Gauguin’s “The Spirit of the Dead Watching”
Gauguin’s “Spirit of the Dead Watching” (1892)
The spirit in this painting reminds me of some of Rufino Tamayo’s human creatures. Here’s a large white eye and white lips etched into a dark face. The body is a hooded, cowl shape. We’re not sure exactly what this thing is, but it has an anthropomorphic nature. Yet, it’s not a person. It’s more of an entity, a dead spirit come back to haunt the living or perhaps to warn them. We cannot see all of its parts, can’t tell whether it’s male or female. Underneath the robe, it might even be an insect.
The spirit leans against the bed with a brown hand ominously touching the sheets. The spirit has been reduced to essentials while the beautiful young girl lying on the pale yellow bedding is definitely whole, alive, and naked. Her skin tones portray her as pulsing with life. Her workings are complex while those of the spirit seem somehow simple. We don’t know if the young woman can see the spirit or whether she simply senses its presence and is perhaps frightened by something she cannot actually see.
The story, as related by Gauguin, is that returning one evening he found his 14-year-old Tahitian wife Tehura lying face down on the bed terrified. The room itself, this confined space, becomes a portal. The night offers itself as a place where the boundaries between the physical world and the spirit’s world can be breached. The girl seems about to slip from her bed. The plane of her repose tilts forward as if to dump her out of the picture frame. It seems that, momentarily, she could fall from this frozen, painted moment either onto the floor or into some abyss where death awaits her. The spirit bides its time. In this way, I see this as a painting about inevitability—about that eventuality—presaging the thing that must transpire. Whether the young woman is aware of the threat, I am aware of it as I view the painting. While the young girl represents the known and solid physical world, the death figurine (and it might be seen as a statue) merely symbolizes what is not known.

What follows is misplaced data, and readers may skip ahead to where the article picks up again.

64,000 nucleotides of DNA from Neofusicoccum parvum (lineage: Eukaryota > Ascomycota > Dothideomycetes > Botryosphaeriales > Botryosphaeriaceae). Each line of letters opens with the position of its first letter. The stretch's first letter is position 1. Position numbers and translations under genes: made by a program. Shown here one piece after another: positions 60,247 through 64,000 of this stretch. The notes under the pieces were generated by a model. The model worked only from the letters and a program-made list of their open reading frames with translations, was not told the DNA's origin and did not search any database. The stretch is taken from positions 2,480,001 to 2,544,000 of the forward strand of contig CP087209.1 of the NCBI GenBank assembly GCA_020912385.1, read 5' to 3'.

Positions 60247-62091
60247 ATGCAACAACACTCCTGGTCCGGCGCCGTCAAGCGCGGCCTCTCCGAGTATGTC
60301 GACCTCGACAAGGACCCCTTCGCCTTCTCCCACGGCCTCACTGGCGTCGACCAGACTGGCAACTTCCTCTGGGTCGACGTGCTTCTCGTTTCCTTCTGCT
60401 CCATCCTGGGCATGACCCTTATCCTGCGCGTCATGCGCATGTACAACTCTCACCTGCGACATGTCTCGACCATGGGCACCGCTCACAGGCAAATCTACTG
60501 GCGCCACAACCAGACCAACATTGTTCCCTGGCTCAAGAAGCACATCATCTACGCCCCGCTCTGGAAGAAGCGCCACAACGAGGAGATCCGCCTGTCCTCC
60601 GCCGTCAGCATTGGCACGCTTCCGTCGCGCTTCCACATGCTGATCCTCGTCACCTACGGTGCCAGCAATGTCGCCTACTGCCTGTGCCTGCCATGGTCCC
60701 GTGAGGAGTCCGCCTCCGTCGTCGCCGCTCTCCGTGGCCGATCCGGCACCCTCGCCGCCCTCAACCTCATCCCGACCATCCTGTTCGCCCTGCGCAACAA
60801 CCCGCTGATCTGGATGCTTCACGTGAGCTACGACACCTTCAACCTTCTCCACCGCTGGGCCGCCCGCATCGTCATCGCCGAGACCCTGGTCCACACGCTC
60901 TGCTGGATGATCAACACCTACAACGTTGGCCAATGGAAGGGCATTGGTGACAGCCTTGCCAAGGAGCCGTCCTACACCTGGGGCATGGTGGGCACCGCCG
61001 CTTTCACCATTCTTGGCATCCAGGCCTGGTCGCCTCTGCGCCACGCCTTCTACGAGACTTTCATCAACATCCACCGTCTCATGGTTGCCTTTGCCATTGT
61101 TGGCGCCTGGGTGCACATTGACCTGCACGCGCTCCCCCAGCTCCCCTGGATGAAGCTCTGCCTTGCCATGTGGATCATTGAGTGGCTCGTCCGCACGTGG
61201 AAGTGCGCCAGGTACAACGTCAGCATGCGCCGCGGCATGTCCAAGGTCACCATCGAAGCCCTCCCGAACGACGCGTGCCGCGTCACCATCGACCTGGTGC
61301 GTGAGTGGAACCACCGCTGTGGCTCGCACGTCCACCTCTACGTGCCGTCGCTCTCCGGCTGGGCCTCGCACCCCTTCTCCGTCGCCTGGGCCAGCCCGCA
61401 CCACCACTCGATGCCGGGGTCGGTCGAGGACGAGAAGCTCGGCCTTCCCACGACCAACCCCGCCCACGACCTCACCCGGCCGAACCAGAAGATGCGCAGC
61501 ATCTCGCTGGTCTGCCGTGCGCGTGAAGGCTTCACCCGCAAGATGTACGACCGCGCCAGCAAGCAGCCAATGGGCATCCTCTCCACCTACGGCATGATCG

A red pillow, offered almost centrally in the painting, brings a sense of carnality, the sense of flesh and blood. The young woman is captured sliding into and through time. The death figure lurks in readiness to claim the flesh that is its due. Three yellow shapes above the girl lighten the darkened room. These blurred swatches of energy suggest that there might be something going on here. Are these lights suggestive of some benevolent presence? I want to press on through the canvas to find out, but the surface doesn’t yield. This painting merges the corporeal with the non-corporeal. It does take me somewhere but it doesn’t take me all the way there. It leaves me on this side of the portal. I fall short. The image can’t yield any kind of complete knowledge about either reality or death.
And that’s because my knowledge falls short. Like the painter himself, I can conceive of death as an anthropomorphic figure, but beyond that symbol is a reality I can’t comprehend, a change that will require a completely different set of faculties, a place where my body life will be extinguished or yield to another larger being than myself.